Just Michael and me in the radio car

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The Independent Online
I WAS once asked to be a guest presenter on The Big Breakfast for a week while Chris Evans was away, but I said no as I knew I'd be hopeless. If they asked me to guest present the Today programme on Radio 4, however, I'd jump at the chance. To do that job a few years ago you had to be pretty clued up on politics, but these days this is unnecessary. You simply have to be able to bombard half-awake politicians with mindless speculation about things that are very unlikely to happen. And I'd just love to get Michael Portillo in the radio car.

Me: Mr Portillo, you say that you're firmly behind the Prime Minister and that you're not after his job. What if he dies tomorrow?

Portillo: Well, I don't think that's very likely to happen.

Me: He might do, though. What then?

Portillo: Er, Mr Major's still a young man, he's in the peak of health, I think he's got a good few years left in him yet, and I'll continue to support him one hundred per cent.

Me: He might be killed in a car crash. Indeed the whole Cabinet might be killed, if you were all on a coach and it overturned on the M4 - that'd put the Government in a pickle, wouldn't it?

Portillo: Well obviously if we were all killed . . .

Me: Could lead to an early general election!

Portillo: If the Cabinet died, of course it would be bad for the country but I don't think . . .

Me: Thanks for joining us! Michael Portillo there, confirming that Mr Major and his Government are hanging on for dear life. Later on, Gordon Brown: will he be the next Chancellor? Or might he be eaten by the Loch Ness monster?

MY YOUNGEST sister rang me last night and asked if the computer I gave her last Christmas would be suitable for use on a job she is about to start. Her bosses had told her it would be OK if it had at least eight megabytes of RAM and an 80-megabyte internal memory. No, I told her, her computer was not OK as it has only four megabytes of RAM and a 60- megabyte internal memory.

I put down the phone and realised that to know this stuff about her computer, to be so confident in my knowledge of her RAM capacity and megabytage, means I have officially become a computer expert, or megabyte megabore. It wasn't as if I even told her reluctantly, I realised, I actually had a strange tingle of excitement as I imparted the information.

THIS HAS all come about because of the theft of my computer last week. Up until then I knew nothing; it just seemed to work. It was an Apple 180c and, being 11 months old, this model has of course been discontinued, and the serial megabores trying to flog me a new one tell me that the replacement model with comparable RAMage and megabytage is twice the price.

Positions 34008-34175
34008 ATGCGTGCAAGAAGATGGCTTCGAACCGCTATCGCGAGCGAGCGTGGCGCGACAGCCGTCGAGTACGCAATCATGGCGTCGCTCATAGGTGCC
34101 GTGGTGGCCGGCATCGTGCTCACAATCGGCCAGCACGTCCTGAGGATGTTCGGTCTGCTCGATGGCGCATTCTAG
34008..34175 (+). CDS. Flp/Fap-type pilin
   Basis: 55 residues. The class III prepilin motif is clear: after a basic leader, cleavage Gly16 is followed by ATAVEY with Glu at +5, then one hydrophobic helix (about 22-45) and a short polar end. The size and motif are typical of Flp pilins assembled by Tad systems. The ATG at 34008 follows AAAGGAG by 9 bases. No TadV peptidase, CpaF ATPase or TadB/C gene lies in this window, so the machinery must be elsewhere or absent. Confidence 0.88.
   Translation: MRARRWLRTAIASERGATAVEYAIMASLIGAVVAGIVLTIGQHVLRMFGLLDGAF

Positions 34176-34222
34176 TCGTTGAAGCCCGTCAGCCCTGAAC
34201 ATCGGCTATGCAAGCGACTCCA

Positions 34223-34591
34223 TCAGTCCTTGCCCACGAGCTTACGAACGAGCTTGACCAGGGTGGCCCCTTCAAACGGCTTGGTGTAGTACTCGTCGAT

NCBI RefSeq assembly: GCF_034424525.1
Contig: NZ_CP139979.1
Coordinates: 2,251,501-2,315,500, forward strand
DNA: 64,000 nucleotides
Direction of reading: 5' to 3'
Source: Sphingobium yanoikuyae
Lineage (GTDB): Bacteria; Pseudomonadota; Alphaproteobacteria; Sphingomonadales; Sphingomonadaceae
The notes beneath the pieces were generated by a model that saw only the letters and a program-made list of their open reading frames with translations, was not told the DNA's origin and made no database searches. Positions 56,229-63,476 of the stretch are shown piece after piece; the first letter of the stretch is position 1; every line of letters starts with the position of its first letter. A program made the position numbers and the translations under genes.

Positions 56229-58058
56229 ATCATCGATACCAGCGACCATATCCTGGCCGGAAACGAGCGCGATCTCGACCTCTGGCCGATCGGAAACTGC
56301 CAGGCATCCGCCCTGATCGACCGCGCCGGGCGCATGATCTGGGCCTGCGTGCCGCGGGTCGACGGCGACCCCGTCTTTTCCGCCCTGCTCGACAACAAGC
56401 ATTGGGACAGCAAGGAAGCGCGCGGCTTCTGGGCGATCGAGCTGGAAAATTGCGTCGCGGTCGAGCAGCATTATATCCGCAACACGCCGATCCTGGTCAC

My insurance company won't pay the difference because they say it is up to me to keep them posted about developments in the industry, and upgrade my policy accordingly. So I'm faced with the prospect of having to read comuputer magazines every so often to get this information. This is particularly worrying because I fear I will enjoy the process.

COMPUTERS are dangerous. A frightening example of how far their megaboringness can go is the case of Stephen Fry. Several years ago I visited him at his home, and he showed me his great big impressive Apple computer with a huge screen and lots of wires, which was so advanced he could not only write pages of dialogue on it but also draw little circles and pop words into the middle of them.

He could also do family trees. This took him about three minutes to show me, after which he was bored and we went upstairs to have a cup of tea. Last week there was an interview with him in this paper. Stephen was in his dressing-room before doing a play, and like the true addict he has obviously become, had his laptop with him. The poor interviewer wasn't allowed to ask him any questions until he had temporarily satiated his computing appetite by buzzing through on his modem to the Internet system which whizzed and beeped all the way over to America, whirred into an information system and after some minutes burped on to Stephen Fry's computer screen a picture of . . . Stephen Fry.

Now I have worked in theatres and I know that dressing-rooms are pretty spartan. They tend to have a chair, a table-height shelf along one wall with a mirror above it for make-up, and a shower. My guess is that Stephen would have been sitting on his chair, with his computer on the shelf, right behind which was a dirty great mirror. A normal person, if they wanted to see themselves, would lift their eyes 10 degrees and look in the mirror. Only a seriously advanced addict would have to tap into the Internet in America to achieve the same result.

Someone should form AppleMac Anonymous, and poor Stephen Fry should be its patron.